SwiftTerm is a VT100/Xterm terminal emulator library for Swift applications that can be embedded into macOS, iOS applications, text-based, headless applications or other custom scenarios.
Check the API Documentation
This repository contains both a terminal emulator engine that is UI agnostic, as well as front-ends for this engine for iOS using UIKit, and macOS using AppKit. A curses-based terminal emulator (to emulate an xterm inside a console application) is available as part of the TermKit library.
Sample Code There are a couple of minimal sample apps for Mac and iOS showing how to
use the library inside the
- The sample Mac app has much of the functionality of MacOS' Terminal.app, but without the configuration UI.
- The sample iOS application uses an SSH library to connect to a remote system (as there is no native shell on iOS to run), and the sample happens to be hardcoded to my home machine, you can change that in the source code.
Companion App SwiftTermApp builds an actual iOS app that uses this library and is more complete than the testing apps in this module and provides a proper configuration UI.
This is a port of my original XtermSharp, which was itself based on xterm.js. At this point, I consider SwiftTerm to be a more advanced terminal emulator than both of those (modulo Selection/Accessibility) as it handles UTF, Unicode and grapheme clusters better than those and has a more complete coverage of terminal emulation. XtermSharp is generally attempting to keep up.
- Pretty decent terminal emulation, on or better than XtermSharp and xterm.js (and more comprehensive in many ways)
- Unicode rendering (including Emoji, and combining characters and emoji)
- Reusable and pluggable engine allows multiple user interfaces to be built on top of it.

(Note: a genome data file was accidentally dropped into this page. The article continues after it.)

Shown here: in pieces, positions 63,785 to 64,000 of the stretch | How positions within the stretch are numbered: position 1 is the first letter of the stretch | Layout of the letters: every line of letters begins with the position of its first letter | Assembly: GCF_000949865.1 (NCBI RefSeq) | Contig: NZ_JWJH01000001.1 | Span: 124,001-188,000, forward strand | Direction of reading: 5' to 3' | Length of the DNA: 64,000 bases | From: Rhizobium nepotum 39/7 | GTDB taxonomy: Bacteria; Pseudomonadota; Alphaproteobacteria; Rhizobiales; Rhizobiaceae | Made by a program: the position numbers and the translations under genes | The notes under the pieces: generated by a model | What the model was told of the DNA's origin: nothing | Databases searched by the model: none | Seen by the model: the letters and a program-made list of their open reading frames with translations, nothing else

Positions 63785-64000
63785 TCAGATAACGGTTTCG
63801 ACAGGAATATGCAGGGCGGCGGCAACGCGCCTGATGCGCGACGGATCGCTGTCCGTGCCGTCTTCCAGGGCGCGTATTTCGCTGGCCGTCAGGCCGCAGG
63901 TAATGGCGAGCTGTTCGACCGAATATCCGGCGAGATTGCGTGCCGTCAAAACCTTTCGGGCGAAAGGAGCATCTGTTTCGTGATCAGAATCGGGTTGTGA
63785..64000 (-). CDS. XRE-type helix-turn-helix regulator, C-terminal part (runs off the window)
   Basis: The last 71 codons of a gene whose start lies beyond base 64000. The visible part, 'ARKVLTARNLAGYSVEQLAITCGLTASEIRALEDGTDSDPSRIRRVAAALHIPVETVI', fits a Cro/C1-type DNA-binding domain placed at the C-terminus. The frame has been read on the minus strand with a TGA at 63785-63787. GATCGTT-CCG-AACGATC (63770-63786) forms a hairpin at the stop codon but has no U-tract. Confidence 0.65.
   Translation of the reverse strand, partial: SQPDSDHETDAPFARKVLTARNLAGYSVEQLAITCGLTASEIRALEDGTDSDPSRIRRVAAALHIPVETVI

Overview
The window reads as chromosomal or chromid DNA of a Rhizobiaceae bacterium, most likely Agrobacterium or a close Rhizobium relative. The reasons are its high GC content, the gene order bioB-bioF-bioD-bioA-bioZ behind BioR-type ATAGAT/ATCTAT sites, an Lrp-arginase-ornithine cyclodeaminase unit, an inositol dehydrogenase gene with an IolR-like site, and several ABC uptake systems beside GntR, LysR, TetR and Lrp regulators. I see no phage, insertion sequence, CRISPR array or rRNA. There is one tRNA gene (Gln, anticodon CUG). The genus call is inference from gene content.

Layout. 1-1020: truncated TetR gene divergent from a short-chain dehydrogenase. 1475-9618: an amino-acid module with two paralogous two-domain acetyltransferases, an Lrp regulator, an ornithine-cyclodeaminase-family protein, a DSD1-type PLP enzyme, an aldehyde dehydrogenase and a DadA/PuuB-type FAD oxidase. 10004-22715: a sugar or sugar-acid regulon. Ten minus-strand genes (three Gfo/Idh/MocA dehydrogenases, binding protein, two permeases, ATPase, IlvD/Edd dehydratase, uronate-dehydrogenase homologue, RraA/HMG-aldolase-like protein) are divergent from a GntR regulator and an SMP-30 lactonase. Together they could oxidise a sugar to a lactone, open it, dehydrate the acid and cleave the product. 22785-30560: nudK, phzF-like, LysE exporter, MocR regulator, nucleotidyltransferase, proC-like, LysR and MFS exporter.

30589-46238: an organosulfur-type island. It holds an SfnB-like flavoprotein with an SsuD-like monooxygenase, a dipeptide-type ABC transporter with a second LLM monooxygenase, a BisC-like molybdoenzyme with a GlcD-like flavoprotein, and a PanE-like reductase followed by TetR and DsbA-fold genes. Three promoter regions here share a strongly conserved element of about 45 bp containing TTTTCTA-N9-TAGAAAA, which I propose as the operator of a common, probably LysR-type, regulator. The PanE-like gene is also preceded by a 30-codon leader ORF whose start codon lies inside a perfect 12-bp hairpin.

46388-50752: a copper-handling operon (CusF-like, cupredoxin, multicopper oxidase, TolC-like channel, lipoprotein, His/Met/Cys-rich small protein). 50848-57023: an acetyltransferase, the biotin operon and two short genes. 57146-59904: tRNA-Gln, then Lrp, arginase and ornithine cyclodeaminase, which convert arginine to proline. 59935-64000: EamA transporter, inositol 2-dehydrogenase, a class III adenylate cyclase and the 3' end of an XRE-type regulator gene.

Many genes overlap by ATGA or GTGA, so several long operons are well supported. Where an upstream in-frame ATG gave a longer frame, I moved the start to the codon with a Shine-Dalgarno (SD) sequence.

- Selection engine (with macOS support in the view)
- Supports colors (ANSI, 256, TrueColor)
- Supports mouse events
- Supports terminal resizing operations (controlled by remote host, or locally)
- Hyperlinks in terminal output
- AppKit, UIKit front-ends; ncruses front-end provided separately
- Local process and SSH connection support (some assembly required for the last one)
- Proper CoreText rendering can munch through the hardened Unicode test suites.
- Sixel graphics (Use img2sixel to test)
- iTerm2-style graphic rendering (Use imgcat to test)
- Fuzzed and abused
- Seems pretty fast to me
The SwiftTerm library itself contains the source code for both the engine and the front-ends. The front-ends are conditionally compiled based on the target platform.
The engine is in this directory, while code for macOS lives under
code for iOS, lives under
iOS. Given that those two share a lot of common
traits, the shared code is under
SwiftTerm uses the Swift Package Manager for its build, and you can add the library to your project by using the url for this project or a fork of it.
The macOS AppKit NSView implementation
TerminalView is a reusable
NSView control that can be connected to any source by implementing the
I anticipate that a common scenario will be to host a local Unix command, so I have included
which is an implementation that connects
TerminalView to a Unix pseudo-terminal and runs a command there.
There is an equivalent UIKit UIView implementation for
which like its NSView companion is an embeddable and reusable view
that can be connected to your application by implementing the same